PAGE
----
Sunday, June 14, 2015

The ISIS Governing Machine

You have to wonder how a malignant and unforgiving force, one that openly deals in the buying and selling of female sex slaves, commits genocide as a matter of policy, presents brutal beheadings routinely on the worldwide web, tells the world it is hell-bent on global conquest and forced religious conversion and is brutally intolerant of any deviation, however minor, of their twisted view of Islam could possibly generate recruits, be openly welcomed in too many villages and towns and, even after taking control, is able to sustain a host of loyal “citizens.”
The world has never witnessed what began as an asymmetrical insurgent force that has so completely embraced modern technological and economic capacity with such murderous efficiency. ISIS controls a huge chunk of Western Iraq and Syria (see above map from the UK’s A very significant national landmass. And although they are ultra-extreme in their views, they are Sunnis and are selling that they can protect their fellow Sunnis from the Shiite dominated Iraqi military, Iran’s Shiite military that has joined in the fray (including their surrogates, such as Hezbollah) as well as the Shiite-led Syrian Assad regime. Shiites, they maintain, are serious enemies to all Sunnis, much on the same level of Israel and the United States.
ISIS has taken over radio stations in conquered territory. They broadcast their malicious perspectives in professional velvet voices in five languages. There are news programs, talk shows, and a panoply of fare that mirrors professional broadcasts everywhere. Their understanding of the Internet, particularly social media, reflect the technological and social sophistication of the younger elements that have been drawn into their center. Well-edited audio-visuals, compelling pleas to the “faithful,” and clear and consistent messaging to their worldwide sympathizers have developed a constant flow of adherents, lone wolves and new recruits rapidly replenishing their losses.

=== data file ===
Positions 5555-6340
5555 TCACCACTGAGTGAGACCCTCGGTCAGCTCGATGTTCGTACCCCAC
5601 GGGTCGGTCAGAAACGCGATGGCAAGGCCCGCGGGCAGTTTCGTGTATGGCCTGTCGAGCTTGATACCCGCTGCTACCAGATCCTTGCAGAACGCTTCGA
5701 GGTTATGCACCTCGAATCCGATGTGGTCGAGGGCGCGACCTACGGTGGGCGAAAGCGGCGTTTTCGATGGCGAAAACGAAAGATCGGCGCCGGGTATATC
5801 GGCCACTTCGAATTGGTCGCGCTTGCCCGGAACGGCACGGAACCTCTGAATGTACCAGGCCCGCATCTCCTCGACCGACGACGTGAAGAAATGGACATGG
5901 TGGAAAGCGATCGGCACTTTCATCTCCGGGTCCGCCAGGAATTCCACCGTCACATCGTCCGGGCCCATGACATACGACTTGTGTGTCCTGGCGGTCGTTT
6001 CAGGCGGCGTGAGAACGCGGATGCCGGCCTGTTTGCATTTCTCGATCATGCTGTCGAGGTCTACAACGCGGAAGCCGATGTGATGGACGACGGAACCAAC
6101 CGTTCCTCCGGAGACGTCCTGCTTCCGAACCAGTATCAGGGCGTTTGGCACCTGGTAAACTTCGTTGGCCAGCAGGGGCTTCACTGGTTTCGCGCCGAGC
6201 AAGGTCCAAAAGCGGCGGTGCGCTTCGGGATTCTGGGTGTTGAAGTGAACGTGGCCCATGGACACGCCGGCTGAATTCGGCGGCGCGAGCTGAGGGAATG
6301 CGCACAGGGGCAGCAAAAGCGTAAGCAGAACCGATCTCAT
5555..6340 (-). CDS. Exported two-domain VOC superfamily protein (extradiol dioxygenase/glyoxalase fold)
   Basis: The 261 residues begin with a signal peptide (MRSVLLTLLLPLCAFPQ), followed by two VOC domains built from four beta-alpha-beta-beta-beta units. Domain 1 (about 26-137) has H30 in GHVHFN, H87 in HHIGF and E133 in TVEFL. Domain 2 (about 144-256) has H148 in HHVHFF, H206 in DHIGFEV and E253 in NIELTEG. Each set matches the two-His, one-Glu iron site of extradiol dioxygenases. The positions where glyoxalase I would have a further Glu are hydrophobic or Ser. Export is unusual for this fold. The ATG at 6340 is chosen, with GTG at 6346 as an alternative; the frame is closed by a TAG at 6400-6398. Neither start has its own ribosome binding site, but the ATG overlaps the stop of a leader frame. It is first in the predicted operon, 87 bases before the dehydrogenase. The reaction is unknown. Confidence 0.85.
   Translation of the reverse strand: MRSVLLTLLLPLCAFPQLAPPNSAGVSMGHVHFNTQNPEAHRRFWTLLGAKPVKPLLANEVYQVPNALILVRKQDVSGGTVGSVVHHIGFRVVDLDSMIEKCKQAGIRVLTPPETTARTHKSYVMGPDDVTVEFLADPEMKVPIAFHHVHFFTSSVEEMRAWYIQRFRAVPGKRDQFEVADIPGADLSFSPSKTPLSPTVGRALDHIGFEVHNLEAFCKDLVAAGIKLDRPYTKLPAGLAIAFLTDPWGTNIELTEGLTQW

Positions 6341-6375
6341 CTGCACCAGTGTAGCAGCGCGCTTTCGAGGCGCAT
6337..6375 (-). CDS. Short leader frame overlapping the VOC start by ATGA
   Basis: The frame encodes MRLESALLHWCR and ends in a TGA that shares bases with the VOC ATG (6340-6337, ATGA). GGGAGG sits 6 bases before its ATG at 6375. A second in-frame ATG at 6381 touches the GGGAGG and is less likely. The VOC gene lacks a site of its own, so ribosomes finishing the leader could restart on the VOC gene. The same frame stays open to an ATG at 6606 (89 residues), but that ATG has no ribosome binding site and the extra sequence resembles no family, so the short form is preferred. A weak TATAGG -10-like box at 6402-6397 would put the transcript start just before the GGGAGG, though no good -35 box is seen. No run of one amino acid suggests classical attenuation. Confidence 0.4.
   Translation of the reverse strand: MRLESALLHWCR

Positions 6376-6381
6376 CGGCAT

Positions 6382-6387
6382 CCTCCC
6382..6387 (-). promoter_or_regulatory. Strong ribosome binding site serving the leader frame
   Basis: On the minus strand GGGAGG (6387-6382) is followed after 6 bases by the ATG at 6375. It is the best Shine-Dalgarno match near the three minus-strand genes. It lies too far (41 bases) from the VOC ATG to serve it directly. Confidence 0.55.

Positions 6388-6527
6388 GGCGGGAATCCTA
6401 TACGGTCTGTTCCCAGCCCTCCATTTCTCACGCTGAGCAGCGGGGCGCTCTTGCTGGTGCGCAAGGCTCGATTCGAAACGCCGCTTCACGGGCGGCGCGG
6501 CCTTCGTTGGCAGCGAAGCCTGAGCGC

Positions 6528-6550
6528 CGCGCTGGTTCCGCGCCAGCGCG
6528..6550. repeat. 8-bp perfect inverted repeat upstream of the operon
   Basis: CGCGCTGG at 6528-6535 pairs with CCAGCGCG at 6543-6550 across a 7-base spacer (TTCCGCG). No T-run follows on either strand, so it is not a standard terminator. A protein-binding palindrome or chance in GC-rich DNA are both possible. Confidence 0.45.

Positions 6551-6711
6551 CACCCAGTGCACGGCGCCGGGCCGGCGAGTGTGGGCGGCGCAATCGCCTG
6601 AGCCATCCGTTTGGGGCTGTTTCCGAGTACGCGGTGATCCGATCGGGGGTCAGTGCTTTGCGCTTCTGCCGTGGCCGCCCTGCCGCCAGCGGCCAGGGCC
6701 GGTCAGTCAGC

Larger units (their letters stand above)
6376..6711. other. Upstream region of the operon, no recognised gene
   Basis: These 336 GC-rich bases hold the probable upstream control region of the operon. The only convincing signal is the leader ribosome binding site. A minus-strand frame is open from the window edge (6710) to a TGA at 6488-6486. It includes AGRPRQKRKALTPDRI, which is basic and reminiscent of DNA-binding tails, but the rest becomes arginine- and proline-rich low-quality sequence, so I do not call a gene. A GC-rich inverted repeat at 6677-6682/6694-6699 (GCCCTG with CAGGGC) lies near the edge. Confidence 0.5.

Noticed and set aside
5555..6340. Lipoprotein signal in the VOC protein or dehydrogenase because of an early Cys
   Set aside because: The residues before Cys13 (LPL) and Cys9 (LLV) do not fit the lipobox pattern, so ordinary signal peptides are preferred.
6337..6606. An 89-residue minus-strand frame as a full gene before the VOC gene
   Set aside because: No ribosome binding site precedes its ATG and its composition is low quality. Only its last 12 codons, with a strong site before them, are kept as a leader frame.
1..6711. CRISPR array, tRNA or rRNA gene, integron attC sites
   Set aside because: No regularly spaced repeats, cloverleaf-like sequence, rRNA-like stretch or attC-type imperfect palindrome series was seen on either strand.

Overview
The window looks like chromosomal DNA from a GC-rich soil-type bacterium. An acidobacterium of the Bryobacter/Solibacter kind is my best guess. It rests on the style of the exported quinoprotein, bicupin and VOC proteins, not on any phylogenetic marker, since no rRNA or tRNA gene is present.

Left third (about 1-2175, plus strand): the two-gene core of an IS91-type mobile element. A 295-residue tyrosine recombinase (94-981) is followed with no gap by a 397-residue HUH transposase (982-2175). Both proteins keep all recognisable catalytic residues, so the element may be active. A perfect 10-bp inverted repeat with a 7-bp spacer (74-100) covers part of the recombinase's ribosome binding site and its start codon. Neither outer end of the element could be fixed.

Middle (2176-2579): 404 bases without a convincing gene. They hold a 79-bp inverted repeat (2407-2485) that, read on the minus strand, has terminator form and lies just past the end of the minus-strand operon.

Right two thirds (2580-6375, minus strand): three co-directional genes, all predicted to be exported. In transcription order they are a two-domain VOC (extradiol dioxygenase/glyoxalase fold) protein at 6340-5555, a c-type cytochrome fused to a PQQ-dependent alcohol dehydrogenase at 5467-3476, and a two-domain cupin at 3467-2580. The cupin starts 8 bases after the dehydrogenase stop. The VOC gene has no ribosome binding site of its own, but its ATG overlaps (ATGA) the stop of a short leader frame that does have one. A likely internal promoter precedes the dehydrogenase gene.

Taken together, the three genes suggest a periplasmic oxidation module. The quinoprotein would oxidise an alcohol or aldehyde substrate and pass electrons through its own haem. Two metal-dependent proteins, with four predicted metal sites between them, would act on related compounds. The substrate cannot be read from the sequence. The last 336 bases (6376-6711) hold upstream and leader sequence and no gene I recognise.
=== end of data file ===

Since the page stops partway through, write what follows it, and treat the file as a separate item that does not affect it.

But we’re so smug that ISIS’s message of gross violence simply and logically is not finding real traction in the global media market, while in fact the opposite is true. “An internal State Department assessment paints a dismal picture of the efforts by the Obama administration and its foreign allies to combat the Islamic State’s message machine, portraying a fractured coalition that cannot get its own message straight.
“The assessment comes months after the State Department signaled that it was planning to energize its social media campaign against the militant group. It concludes, however, that the Islamic State’s violent narrative — promulgated through thousands of messages each day — has effectively ‘trumped’ the efforts of some of the world’s richest and most technologically advanced nations.” New York Times, June 12th.
Further, ISIS’ business savvy has allowed them to seize and operate oil rigs and, despite embargoes against their products, find ways to circumvent efforts to thwart the export trade. They have rapidly learned how to impose commercially viable commercial systems over their conquered territories.